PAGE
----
We also found it heartening to validate the benefit the SJWP brings to nonprofit organizations. While it seems obvious that organizations enjoy the added workforce of volunteers, it also can be a drain on their resources and systems. Discovering the motivations of the nonprofits to partner with the SJWP and the value derived from the their participation provided great insight. The workplace supervisors explain that it is beneficial for nonprofits to partner with programs that share their mission and accept the responsibility and burden of recruiting, supporting and assisting in training young adults in yearlong commitments to serve. They describe how their organizations gain by educating others about their mission; building an educated, committed corps of allies for their cause; increasing their capacity to meet the needs of their clients; and reinforcing their relationship with the Sisters of St. Joseph. One supervisor explained, “They [workers] carry our work to other places that we don’t even know about, and the benefit to communities is immeasurable.” They also observe that the workers grow and mature in their worldviews. As one supervisor said, “After these experiences, the workers just don’t have an academic understanding of what it is like to work with disenfranchised populations; they learn what life is really like for them.”
Supervisors acknowledge the benefits of having an on-site worker in terms of their increased capacity to provide direct services to those they serve as well as enhanced advocacy efforts. They described the relationships the workers developed with clients that were so important. And, they shared how they saw the young women workers gain many vocational and life skills during the year. As one said, “It is a two-way street.”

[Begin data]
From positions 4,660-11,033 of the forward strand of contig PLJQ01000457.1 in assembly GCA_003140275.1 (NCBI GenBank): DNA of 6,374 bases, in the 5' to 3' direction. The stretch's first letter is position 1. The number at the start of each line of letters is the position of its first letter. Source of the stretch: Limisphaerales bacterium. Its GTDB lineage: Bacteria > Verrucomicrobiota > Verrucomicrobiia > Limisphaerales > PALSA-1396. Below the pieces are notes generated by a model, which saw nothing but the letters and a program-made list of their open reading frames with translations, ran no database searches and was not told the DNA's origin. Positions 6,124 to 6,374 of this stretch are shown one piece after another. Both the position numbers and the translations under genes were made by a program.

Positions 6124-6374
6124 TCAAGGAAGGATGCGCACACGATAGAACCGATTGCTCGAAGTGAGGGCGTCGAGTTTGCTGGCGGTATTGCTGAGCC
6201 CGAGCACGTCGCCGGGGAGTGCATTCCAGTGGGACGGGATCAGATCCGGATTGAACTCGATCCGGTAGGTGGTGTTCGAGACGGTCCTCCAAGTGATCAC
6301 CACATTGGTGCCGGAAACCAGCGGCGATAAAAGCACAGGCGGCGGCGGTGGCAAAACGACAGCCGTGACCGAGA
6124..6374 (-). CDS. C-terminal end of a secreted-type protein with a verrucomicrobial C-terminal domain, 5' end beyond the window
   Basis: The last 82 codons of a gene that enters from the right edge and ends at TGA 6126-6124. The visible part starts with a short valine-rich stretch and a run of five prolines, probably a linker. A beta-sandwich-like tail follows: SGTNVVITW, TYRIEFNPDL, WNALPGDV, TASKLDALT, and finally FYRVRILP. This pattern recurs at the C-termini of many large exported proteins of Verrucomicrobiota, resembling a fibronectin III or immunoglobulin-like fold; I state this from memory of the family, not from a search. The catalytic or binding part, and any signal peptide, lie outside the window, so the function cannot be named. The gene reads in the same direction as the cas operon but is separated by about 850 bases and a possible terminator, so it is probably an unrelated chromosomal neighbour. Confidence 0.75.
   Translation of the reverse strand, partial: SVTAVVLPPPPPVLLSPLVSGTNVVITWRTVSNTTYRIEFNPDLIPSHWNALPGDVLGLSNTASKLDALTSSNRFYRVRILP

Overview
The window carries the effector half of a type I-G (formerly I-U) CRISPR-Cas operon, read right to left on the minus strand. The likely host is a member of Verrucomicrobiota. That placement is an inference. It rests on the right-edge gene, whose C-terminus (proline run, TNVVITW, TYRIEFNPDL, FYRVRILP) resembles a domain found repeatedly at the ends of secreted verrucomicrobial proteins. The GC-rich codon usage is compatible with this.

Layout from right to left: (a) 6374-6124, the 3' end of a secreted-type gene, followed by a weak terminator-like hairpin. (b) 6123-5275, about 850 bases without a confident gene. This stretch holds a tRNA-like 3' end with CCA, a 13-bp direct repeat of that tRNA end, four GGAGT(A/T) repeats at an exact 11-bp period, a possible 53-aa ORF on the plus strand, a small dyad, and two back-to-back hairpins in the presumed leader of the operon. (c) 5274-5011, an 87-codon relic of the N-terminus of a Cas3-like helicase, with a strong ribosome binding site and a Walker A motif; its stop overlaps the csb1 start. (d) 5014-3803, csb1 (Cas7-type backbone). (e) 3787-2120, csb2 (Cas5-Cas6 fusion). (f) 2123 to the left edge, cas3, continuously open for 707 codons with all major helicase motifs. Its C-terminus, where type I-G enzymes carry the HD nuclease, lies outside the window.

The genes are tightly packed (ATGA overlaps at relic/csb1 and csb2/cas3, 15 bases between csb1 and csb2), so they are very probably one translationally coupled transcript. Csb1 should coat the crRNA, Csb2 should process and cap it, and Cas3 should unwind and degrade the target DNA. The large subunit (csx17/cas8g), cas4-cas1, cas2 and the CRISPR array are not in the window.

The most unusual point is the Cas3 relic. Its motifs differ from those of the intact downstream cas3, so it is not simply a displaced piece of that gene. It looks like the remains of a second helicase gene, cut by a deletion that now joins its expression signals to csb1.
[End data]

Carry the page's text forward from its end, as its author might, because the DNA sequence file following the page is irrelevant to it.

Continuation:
These nonprofit organizations are dedicated to serving or partnering with the marginalized populations in our community. Seeing firsthand the individuals being served in these sites was very moving. We observed East African immigrants demonstrating appreciation for the opportunity to attend free English language classes taught by sisters and other volunteers. We witnessed immigrant, homeless women joyfully singing in a cafeteria as they prepared a community meal. We heard stories about the desperate circumstances of women of Africa who ended up in Minnesota after enduring physical atrocities and fleeing from their homeland. We met individuals who are working to make their communities safer and more economically vibrant.
Observing and learning more about these individuals and the people committed to making a difference in the lives of the marginalized in our community is awe-inspiring and increased our appreciation for the work being done in the Twin Cities. We are fortunate to experience these unexpected outcomes from the evaluation of the SJWP. Not only was it a two-way street for the workplace sites and St. Joseph workers, it was a two-way street for us in that, we hope, the program benefited from our evaluation work, and the evaluation work most certainly had an impact on us.
We are reminded of the dual role of researchers. We approach research projects not only as professionals but also as individuals who enter into relationships with those we interview. In this instance, it was with the SJWs who opened up to us and shared very personal, transformative stories about themselves. Similarly, the worksite supervisors described their thoughts and feelings about those they served – the students, clients, guests and patients. As a result, we as individuals were also transformed through new understandings. We became more critically aware of pressing social justice issues in our local community and developed a broader perspective of the lives of our sisters and brothers in need. We saw the potential to make positive change through the eyes and hearts of the committed individuals who are walking the walk.
Karen Westberg is professor at the College of Education, Leadership and Counseling. Susan Cipolle is adjunct professor at the College of Education, Leadership and Counseling.
From Exemplars, a publication of the Grants and Research Office.